The times they are a changin’

Channel 1's 'Mabat News’ will now on at "eight minutes to eight," challenging Channel 2, 10 prime time news broadcasts.

Mabat News anchors Merav Miller, Yinon Magal 370 (photo credit: Courtesy of Channel 1)
Mabat News anchors Merav Miller, Yinon Magal 370
(photo credit: Courtesy of Channel 1)
As of Sunday, the Mabat News on Channel 1 will have a new time slot. It will move from 9 p.m. to 7:52 p.m. or as is announced on its television promos and on Israel Radio, the new time slot will be the slightly catchier-sounding “eight minutes to eight.”
The format will be slightly different with more live reports from more locations around the country. Toward this end, Channel 1 has appointed a reporter for the north of the country. The person hired from among 24 applicants is Ruby Hammerschlag who, until now, had been Channel 10’s reporter for the North, and who was selected for Channel 1 from a short list of four experienced broadcasters.
Contrary to rumor, anchors Merav Miller and Yinon Magal will continue as news presenters.
From a legal standpoint, Miller cannot be replaced because she is pregnant, with her second child.
The 38-minute Mabat newscast will be preceded by a nightly 22-minute sports round-up. For more than quarter of a century, there have been arguments within the Israel Broadcasting Authority as to which is the best time slot for Mabat.
Long before the advent of competitors – including Channel 2, then Channel 10; cable and satellite channels and, more recently, a variety of videotaped news outlets accessible via the Internet – there were people of influence within the IBA who thought the television news should be broadcast as early as 5:30 p.m.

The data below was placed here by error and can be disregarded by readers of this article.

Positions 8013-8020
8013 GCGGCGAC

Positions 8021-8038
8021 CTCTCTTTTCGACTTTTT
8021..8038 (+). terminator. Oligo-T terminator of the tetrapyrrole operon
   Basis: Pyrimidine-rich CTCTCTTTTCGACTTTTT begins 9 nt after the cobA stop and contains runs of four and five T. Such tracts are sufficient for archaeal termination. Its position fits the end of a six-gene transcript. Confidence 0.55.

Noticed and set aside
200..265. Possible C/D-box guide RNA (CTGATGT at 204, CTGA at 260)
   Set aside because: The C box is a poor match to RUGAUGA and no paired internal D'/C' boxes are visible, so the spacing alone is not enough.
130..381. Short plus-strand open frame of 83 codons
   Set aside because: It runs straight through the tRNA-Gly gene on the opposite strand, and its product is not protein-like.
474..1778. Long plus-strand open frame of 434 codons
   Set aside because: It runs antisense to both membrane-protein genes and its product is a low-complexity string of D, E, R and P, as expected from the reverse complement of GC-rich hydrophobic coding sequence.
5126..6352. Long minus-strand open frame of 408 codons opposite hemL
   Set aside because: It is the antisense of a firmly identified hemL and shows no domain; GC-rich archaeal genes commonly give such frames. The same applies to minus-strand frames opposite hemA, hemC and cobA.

Another school of thought opined that either 6 or 6:30 was better, because that was when families would be gathered around the dinner table. Other opinions centered for similar reasons on slightly later times.
Eventually, the earliest evening news was the IBA News in English, generally broadcast in the late afternoon, and Mabat for many years occupied the 9 p.m. time slot, occasionally giving way to major sports events when it moved to 8 or 8:30.
The new schedule is supposed to give it a six-to-eight-minute edge over Channel 10 and Channel 2, whose main news broadcasts are at two minutes to eight and 8 p.m., respectively.
The time slots are considered to be prime time. In fact, the press release put out by the IBA in relation to Mabat was titled “The Battle for Prime Time.”
But given new technological realities, prime time is what suits the individual. Anyone with Internet access on a mobile phone, a tablet or a computer can choose the time best-suited to them to watch the news, because it’s now available around the clock on the websites of the respective public broadcasting and commercial channels, and these broadcasts are also available on other websites.
This allows news addicts to pursue business or leisure time activities without fear of missing out on the news. That was the case even before the Internet because it was possible to automatically record television programs and to watch them at one’s own convenience.
Still, what the IBA calls “the battle for prime time” will be a lot more than a newscast contest for viewers. The changed time slot also makes way for a series of new programs and the rescheduling and revamping of existing programs, with an emphasis on reality shows.